The Aquino administration has failed to address the problem of poverty, according to Vice President Jejomar Binay.
“Nais nilang ipagpatuloy ang kasalukuyang sitwasyon na laganap pa rin ang kahirapan. Marami ang nagugutom. At milyun-milyon ang naghahanap ng trabaho [They want to keep the situation at present where poverty is widespread. Many are hungry. And millions are looking for jobs],” Binay said in Cebu City during the Visayas-wide launching and oath-taking of the United Nationalist Alliance (UNA).
The government has a big anti-poverty budget, he added, but the allocation is not spent or, if it is, it is not spent judiciously.”
Binay slammed the administration for failing to address the poverty incidence in the Visayas that worsened in the aftermath of Typhoon Yolanda.
He cited the poverty level in Eastern Visayas region hitting 55 percent in 2014, compared to 45 percent in 2012.
Yolanda, a super typhoon, swept through the region in 2013, leaving tens of thousands dead and missing and destroying billions in crops and property in Tacloban City, Leyte.
“Nakakalungkot at nakakabahala, dahil nariyan naman ang pera para tulungan ang ating mga kababayan ngunit hindi ito ginagastos ng lubusan. Nariyan din ang tulong mula sa maraming bansa at samahan na kailan lang ay naiulat na hindi nakarating sa ating mga kababayang dapat tulungan [It is saddening and alarming, the money is there to help our countrymen but it is not spent fully. Donations from other countries and concerned groups have been reported not to reach people in need],” Binay said.
It is not surpising, according to Binay, why the administration had a failing grade on issues of poverty, wages, inflation and social services.
The Vice President said the administration’s reluctance to reform the current tax system is a source of the people’s frustration.
“Filipinos pay the highest income tax in Asia. This hurts the Filipino worker the most,” he added.
Earlier, Binay said, pushing tax reforms will be pushed by his presidency, if he wins the 2016 elections.
“Kung hindi natin bababaan, kung hindi tayo gagawa ng reporma, darating ang araw na ang mga government workers, mga sundalo, mga trabahador sa pabrika, ay pareho lang ang ibabayad na buwis sa mga milyonaryong negosyante. Makata¬ru¬ngan ba yan [If we don’t lower taxes, time will come when government workers, soldiers and factory workers will be paying taxes that are as high as those paid by millionaire businessmen]?” he added.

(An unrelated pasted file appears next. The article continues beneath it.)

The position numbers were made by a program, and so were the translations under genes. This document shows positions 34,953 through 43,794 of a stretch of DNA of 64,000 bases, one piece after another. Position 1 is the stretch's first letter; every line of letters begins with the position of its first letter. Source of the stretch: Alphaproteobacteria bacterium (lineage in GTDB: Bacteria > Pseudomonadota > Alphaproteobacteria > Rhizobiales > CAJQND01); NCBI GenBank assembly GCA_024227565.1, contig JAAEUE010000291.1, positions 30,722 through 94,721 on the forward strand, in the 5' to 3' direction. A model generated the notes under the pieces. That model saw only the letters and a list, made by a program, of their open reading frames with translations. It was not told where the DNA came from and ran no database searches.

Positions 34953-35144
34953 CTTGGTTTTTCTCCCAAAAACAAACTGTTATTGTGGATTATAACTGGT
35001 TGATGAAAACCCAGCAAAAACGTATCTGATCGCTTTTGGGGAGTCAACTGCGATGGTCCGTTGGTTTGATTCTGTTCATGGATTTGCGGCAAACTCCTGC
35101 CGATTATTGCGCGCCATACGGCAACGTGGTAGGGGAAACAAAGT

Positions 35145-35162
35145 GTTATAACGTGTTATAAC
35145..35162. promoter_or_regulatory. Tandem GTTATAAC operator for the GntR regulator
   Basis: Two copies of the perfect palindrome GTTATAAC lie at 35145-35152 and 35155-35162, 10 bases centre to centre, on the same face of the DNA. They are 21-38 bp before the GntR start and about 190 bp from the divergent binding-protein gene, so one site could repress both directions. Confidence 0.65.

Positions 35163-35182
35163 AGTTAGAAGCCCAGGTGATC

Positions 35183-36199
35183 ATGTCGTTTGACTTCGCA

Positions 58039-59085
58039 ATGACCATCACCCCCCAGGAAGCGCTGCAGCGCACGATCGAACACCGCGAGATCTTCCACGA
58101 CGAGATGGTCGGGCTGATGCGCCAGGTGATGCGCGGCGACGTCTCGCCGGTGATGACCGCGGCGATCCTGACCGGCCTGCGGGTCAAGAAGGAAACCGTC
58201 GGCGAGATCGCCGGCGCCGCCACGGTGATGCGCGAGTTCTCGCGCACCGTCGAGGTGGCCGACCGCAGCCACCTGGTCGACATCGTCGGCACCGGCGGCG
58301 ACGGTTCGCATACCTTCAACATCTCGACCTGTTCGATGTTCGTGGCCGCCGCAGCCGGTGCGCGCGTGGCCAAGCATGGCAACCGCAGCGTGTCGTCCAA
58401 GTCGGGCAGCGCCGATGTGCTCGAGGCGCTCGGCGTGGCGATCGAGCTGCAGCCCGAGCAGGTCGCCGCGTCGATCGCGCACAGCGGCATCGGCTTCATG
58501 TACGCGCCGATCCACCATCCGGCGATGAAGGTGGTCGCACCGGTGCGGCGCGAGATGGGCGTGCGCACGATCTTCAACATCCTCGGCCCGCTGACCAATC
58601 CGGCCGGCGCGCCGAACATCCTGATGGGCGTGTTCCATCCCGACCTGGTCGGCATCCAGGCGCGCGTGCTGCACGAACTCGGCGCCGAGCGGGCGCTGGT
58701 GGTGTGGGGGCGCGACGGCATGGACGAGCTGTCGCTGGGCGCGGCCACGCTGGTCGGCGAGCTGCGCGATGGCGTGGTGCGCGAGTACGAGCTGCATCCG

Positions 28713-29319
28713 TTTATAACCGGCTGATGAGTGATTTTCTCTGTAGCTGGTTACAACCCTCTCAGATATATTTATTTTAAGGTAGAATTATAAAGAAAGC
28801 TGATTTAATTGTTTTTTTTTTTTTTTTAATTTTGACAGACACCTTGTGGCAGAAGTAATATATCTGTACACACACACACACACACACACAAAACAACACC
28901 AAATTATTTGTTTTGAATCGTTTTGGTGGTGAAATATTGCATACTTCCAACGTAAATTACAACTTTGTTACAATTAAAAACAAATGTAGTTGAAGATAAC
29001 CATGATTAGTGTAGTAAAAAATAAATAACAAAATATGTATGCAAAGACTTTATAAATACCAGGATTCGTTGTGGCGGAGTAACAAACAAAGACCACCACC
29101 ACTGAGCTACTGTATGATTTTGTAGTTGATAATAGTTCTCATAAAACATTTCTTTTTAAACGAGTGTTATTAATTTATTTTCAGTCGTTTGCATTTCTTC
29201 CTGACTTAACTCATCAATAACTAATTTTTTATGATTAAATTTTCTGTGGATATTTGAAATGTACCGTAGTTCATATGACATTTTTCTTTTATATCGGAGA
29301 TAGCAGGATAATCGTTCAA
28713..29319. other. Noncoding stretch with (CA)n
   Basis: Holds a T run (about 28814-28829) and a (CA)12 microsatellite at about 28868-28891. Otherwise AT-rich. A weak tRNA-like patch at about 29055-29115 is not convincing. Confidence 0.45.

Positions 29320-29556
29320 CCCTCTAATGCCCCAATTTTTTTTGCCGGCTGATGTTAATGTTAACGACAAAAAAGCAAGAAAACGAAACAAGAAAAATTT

Binay outlined three things that the country’s next leaders should immediately resolve.
“[One, extricate the country from poverty. Second, give jobs to the unemployed millions. Three, improve delivery of basic services to the people],” he said.
With the serious problems faced by the country, Binay asked whether it is fair to leave matters with the inexperienced and the unprepared.
According to the Vice President, the people are yearning for a government that is not cruel to the poor and insensitive to its needs.
The UNA standard-bearer in next year’s polls, he also slam¬med the Aquino administration’s slow and inefficient disaster and crisis management style, saying these are the hallmarks of daang matuwid (straight path) mantra of Malacañang.
Citing figures from Social Watch Philippines, Binay said there are still 130,000 families who are victims of calamities and remain homeless.
In a recent hearing by the Senate committee on planning, housing and resettlement on the government’s rehabilitation efforts, National Housing Administration General Manager Sinforoso Pagun¬san said only 16,544 houses had been completed out of the 205,128 housing units targeted by the NHA.
Meanwhile, two survivors of Yolanda, an old man and an eight-month-old baby, recently died because of dismal conditions at the government tent city and bunkhouses where thousands of families displaced by the typhoon continue to stay.
Binay asked the Aquino administration why it has been very slow in releasing the funds allotted for the resettlement of calamity victims.
The problem, according to the Vice President, is the “slow analysis by paralysis” that governs disbursements made by the Department of Budget and Management (DBM).
For example, Binay said, of the P75 billion for housing resettlement, only P21 billion has been released by the DBM.
Rico Quicho, a lawyer and the Vice President’s spokesman on political affairs, called to task former Interior Secretary Manuel Roxas 2nd for slow implementation of Yolanda housing projects.
Citing data from Social Watch Philippines to which former national treasurer Leonor Briones belongs, Quicho said only P47 billion of the committed funds of P167 billion for the Comprehensive Rehabilitation and Recovery Plan has been released.
The United Nations, in a report released recently, said the Aquino administration had failed to build decent and sufficient permanent housing for internally displaced persons (IDPs) who survived Yolanda.
“I was concerned to learn that funding shortfalls and political challenges, including inadequate cooperation between national and local governments, are delaying processes toward achieving durable solutions,” said Chaloka Beyani, UN special rapporteur on the human rights of IDPs who visited the country July 21-31.